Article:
Do I need instructor liability insurance?

If a young person wants to teach the occasional riding lesson, or exercise some horses for me, do I need to have insurance for the person? If they are an amateur, must the be registered with USEF as a professional? Are they responsible for their own insurance?

Likely Yes. You are getting paid for a service, so if someone you are teaching gets hurt, you could be considered liable. We have our liability insurance through Capri (in Canada) as they offer discounts based on association membership. I would see who your local association recommends.

If I am representing the stable, as a trainer of theirs - who would be liable?

I have an assistant who ONLY teaches here, so she is covered by our commercial insurance, but if she teaches anywhere else she would not be covered here. As you teach at multiple locations, I think the same would apply. Likely if someone sued based on an injury (their insurance company or themselves) they would sue both you and the barn depending on the situation.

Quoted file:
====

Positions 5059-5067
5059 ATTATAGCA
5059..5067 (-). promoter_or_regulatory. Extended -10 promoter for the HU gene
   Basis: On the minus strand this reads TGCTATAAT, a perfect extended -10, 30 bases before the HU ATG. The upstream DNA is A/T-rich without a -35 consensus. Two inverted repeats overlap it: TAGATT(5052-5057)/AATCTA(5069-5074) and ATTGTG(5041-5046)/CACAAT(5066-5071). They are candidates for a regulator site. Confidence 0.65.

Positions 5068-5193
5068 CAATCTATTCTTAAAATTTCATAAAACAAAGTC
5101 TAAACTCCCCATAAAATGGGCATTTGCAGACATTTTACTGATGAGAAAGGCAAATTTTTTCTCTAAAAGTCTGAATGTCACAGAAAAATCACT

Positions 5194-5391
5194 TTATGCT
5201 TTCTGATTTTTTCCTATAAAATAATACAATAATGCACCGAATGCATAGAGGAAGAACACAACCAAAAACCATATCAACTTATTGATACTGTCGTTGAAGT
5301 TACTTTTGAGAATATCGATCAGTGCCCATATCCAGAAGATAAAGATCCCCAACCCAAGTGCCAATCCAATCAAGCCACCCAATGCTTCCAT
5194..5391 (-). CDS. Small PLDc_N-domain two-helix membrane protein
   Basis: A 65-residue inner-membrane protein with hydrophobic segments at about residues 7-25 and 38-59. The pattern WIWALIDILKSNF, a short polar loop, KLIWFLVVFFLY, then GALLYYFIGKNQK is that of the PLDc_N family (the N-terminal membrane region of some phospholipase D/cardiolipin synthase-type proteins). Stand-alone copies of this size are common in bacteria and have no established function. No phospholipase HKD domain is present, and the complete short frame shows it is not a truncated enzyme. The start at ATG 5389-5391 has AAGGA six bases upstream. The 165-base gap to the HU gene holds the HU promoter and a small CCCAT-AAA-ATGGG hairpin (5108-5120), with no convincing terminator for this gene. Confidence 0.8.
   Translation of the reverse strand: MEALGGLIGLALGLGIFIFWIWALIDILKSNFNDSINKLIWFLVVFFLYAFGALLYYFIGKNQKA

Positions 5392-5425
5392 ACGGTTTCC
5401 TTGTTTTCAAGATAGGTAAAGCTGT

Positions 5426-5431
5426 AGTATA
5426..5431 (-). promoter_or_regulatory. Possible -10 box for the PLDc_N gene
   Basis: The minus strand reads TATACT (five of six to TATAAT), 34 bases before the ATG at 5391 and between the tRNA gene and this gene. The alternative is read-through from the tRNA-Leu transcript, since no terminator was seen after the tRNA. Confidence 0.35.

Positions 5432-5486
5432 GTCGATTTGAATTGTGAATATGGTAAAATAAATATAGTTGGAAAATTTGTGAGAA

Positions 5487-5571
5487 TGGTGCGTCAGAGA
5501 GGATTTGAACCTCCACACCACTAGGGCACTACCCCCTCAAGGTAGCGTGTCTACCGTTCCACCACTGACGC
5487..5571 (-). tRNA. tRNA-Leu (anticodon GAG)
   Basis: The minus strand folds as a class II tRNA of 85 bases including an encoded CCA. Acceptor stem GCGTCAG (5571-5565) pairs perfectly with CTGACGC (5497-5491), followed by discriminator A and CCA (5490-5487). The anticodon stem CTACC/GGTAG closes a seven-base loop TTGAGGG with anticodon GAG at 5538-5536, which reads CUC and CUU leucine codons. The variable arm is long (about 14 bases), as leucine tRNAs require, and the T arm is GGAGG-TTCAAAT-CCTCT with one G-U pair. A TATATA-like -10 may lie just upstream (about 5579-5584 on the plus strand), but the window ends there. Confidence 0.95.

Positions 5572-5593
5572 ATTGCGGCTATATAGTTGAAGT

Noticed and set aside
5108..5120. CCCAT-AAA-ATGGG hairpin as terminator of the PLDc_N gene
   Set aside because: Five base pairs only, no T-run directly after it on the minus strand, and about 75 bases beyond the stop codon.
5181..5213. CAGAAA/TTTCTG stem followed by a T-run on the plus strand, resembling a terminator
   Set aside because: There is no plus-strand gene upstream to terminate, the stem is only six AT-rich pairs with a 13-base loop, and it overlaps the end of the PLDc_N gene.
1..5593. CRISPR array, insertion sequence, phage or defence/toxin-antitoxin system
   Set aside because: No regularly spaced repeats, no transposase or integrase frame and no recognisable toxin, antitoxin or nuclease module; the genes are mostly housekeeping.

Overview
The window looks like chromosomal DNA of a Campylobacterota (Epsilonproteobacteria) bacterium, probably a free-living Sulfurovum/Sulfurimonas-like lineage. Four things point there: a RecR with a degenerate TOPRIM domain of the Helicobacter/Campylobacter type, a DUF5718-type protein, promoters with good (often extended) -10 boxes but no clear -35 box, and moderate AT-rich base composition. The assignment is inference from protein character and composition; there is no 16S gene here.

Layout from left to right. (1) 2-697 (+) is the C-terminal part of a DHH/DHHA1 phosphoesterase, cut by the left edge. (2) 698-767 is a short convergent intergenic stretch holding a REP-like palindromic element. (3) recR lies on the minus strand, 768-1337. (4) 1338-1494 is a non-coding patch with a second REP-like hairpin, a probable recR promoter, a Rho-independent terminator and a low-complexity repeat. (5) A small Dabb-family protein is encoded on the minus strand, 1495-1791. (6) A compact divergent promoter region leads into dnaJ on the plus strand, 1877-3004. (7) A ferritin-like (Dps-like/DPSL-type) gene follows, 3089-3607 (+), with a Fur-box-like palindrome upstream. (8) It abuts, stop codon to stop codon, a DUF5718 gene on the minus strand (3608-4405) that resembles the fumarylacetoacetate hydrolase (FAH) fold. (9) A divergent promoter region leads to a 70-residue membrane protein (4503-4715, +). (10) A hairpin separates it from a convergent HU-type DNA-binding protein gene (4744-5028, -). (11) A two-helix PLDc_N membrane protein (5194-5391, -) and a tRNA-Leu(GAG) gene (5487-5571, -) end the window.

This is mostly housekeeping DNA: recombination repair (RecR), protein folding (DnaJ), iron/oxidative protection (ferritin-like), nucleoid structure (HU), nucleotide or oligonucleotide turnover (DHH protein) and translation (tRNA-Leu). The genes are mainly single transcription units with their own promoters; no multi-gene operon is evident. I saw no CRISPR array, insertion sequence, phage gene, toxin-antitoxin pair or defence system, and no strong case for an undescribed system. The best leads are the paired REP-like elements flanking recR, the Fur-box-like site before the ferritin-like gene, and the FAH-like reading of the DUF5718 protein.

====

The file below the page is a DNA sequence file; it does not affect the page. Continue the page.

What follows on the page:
Ok thanks

Ok thanks[/QUOTE]

You both get sued, and the one with deep pockets pays. Get insurance - it’s cheap and well worth the cost

I decided to buy liability insurance when I began to accumulate assets - a car that was not a junker, a house, etc. Prior to that, someone who was injured on my watch could have sued me but wouldn’t have gotten much. When I got older I didn’t want to risk losing my house over some lesson kid going kerplunk off her pony and breaking her arm…and when there is an accident, the insurance companies try to hold as many parties liable as possible. Didn’t want that to be me!

You need liability insurance. Mine is underwritten by American Bankers Insurance Company through a local agent. As others have said, an injured party will sue everyone involved. Protect yourself!

What company do you believe provides the best policy and service?

Yes. You need liability insurance and also a very well written general release that you have every student or their parent sign. If you are representing a stable, you are still the one who would have committed an alleged act of negligence, so you would be sued personally as well as the stable. Get your own insurance and have those releases signed.

I recently ran across a case where barn owner was held liable for the “negligent” hiring of a (negligent) instructor…